Azuba is currently developing a secure mobile health information network that enables patients and caregivers to aggregate their electronic health records in the cloud from all of their physicians and hospitals. Patients can also have Azuba keep each of their physicians’ computer systems automatically up to date with data collected from all of their other doctors.
The primary benefits to providing access to the patients aggregated medical data from within the doctors existing computer system is that it can help the doctor improve both their diagnostic and treatment accuracy rates for patients. Access to patient aggregated medical data can also help doctors reduce the number of medical errors resulting in death due to incomplete medical data at the time of diagnosis and treatment.
Azuba is the result of journey that Bart Carlson began as CEO of Napersoft to determine whether or not there was a business opportunity for Napersoft in the Federal government. This initiative resulted in a small proof-of-concept (POC) challenge from one of the large CMS primary contractors. Specifically, the challenge given to Bart was to prove that Napersoft software could be used to make downloadable “Blue Button” electronic health record claims data more readable for the average consumer.
Bart accepted the challenge and returned to Napersoft headquarters in Illinois. One week later, the Napersoft team had successfully built and demonstrated the POC. They had transformed the downloaded text data from the www.mymedicare.gov site using Napersoft tools into a point-and click-demo, proving that Medicare patients could download, view, and transmit a PDF document of their electronic health records via email and/or fax to a physician, friend or family member. After demonstrating this capability to several individuals in Washington, D.C., Bart was encouraged by the then-CTO of HHS to enter a government innovation contest called the Health Datapalooza. Bart entered the contest which resulted in Napersoft being selected to present the POC concept at the Datapalooza.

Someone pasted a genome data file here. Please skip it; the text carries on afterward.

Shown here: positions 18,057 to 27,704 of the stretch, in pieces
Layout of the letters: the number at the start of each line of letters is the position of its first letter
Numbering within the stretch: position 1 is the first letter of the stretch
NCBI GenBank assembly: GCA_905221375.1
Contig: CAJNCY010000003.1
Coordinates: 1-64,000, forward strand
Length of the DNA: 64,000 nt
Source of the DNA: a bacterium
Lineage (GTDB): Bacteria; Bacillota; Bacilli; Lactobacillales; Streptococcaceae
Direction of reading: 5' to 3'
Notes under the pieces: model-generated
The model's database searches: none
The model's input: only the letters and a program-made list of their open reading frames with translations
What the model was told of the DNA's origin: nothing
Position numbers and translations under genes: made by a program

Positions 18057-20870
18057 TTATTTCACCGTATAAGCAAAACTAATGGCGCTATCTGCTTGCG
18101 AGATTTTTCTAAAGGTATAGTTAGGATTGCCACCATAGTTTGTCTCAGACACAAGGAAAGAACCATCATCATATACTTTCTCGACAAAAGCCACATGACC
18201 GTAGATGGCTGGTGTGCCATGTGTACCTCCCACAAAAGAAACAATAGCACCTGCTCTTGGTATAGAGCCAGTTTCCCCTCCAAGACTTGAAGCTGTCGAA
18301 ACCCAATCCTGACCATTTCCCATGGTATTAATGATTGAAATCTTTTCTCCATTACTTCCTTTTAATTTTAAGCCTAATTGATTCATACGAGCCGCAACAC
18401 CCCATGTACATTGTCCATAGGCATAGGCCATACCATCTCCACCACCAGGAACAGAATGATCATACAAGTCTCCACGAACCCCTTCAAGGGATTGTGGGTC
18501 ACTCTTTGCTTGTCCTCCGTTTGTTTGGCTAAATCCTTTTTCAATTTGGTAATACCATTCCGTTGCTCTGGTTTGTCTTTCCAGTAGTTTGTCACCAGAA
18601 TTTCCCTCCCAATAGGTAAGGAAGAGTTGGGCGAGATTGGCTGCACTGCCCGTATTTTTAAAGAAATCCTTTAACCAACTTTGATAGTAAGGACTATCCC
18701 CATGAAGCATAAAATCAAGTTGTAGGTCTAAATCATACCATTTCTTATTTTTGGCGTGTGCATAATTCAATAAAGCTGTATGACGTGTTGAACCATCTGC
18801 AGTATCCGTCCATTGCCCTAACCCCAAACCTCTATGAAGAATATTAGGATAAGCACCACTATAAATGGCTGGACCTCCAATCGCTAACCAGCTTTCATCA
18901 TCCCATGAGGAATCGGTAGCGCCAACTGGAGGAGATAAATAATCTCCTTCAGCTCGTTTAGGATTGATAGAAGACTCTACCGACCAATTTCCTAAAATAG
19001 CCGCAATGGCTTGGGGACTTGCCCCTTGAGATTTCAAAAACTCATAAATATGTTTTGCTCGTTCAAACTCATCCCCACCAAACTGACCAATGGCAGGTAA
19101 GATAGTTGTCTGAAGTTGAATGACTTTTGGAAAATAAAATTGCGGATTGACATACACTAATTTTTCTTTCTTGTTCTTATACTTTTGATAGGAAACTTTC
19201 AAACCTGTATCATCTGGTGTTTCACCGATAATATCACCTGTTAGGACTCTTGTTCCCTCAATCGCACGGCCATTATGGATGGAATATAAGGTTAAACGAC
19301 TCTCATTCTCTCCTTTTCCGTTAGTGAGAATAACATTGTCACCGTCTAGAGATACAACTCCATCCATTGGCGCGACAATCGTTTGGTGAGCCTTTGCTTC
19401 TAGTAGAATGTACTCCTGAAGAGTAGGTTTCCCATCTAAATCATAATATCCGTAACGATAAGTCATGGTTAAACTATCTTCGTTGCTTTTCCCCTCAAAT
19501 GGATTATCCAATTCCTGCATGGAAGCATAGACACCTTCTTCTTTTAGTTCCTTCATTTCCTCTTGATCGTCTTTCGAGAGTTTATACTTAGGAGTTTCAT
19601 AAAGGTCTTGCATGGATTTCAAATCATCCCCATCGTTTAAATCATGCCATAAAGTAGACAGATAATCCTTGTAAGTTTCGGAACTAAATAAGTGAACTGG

Bart spent the next few months speaking with government officials describing his mobile healthcare vision for empowering patients until one government official stated that if the government were to lead this project it would take too long to (1) acquire the solution; (2) implement the solution; and (3) keep the solution current with the rapid changes occurring in mobile technology.
The government official also suggested that given Bart’s entrepreneurial background he should start a company to provide the solution for the benefit of all patients in the USA. He also encouraged Bart to participate in the ONC’s S&I Framework for Blue Button Plus. The primary goal of Blue Button Plus was to establish interoperability standards for electronic health records in the USA.
Bart immediately became involved in Blue Button Plus by actively participating in multiple workgroups. And, he also began creating Azuba to carry out his vision for empowering patients with mobile access to their electronic health records – anytime, anywhere.